#3: Too Much Data

Listening in to a few billion people’s phone conversations would be a logistical nightmare. Storing and sorting through this data alone would be resource intensive.

#4: There is No Need

As you know, there’s no need to listen to people when there is already so much complex data that exists on each user. From where they are, to what they like, to real-time data, behavioral data, who is connected with who and more – social platforms already have what they need for sales.
The truth is, social ad targeting is far more sophisticated than phone recordings or wiretaps – or any of the old-school ‘surveillance’ technology we have been taught to fear.

What Makes Social Advertising Constructive?

There are bad ads, and good ads. The general consensus among savvy advertisers is that they want their consumers to like their ads. This means you need to be deliberately un-creepy.
Things like Twitter ad targeting and Youtube ad targeting need to be done with consumer uncertainty in mind. People aren’t just commodities, they have doubts and fears.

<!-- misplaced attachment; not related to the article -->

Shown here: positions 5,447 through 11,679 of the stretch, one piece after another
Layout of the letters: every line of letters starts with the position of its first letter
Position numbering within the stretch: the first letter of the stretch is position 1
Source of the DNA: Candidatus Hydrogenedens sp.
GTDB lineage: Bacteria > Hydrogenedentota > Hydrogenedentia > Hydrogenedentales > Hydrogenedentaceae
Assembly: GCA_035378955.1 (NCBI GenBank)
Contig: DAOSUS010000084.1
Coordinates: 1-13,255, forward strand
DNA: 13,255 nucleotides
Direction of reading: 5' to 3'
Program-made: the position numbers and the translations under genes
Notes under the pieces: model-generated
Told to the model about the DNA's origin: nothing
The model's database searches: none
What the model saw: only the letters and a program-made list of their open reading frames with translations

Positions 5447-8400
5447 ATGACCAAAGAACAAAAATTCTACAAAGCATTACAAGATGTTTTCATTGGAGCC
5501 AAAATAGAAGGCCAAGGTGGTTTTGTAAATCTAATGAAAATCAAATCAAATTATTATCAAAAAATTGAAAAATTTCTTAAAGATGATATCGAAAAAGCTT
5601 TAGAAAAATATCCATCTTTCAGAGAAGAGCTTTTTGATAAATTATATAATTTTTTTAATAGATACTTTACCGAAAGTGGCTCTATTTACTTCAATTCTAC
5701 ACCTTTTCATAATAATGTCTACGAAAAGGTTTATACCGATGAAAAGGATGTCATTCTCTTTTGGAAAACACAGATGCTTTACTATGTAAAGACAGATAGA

Creepy targeted ads aren’t going to go away. As advertisers, we can work to make our messages less invasive, genuinely helpful, and not misleading to click on.

We can build certainty and clarity into our campaigns.

We can work to educate and entertain our consumers by telling stories, as opposed to bombarding them with hard-sell social ads that cause irritation and won’t go away.

Here’s how to make constructive ads:

  • Emotional stories
  • Educational value
  • Ads that connect people
  • Ads that entertain
  • Ads that give consumers genuine deals

This example from Walmart ticks the boxes. The ads are helpful, educational and highly entertaining. They’re not just selling, they’re brand-building and creating true value for the viewer.

People have the brands they love. It’s not that they don’t want to see any ads, they just don’t want to feel like they are being watched – like a deer in an open field.

According to Adlucent, 71% of consumers prefer ads tailored to interests and their own shopping habits.

People have the brands they love. It’s not that they don’t want to see any ads, they just don’t want to feel like they are being watched – like a deer in an open field.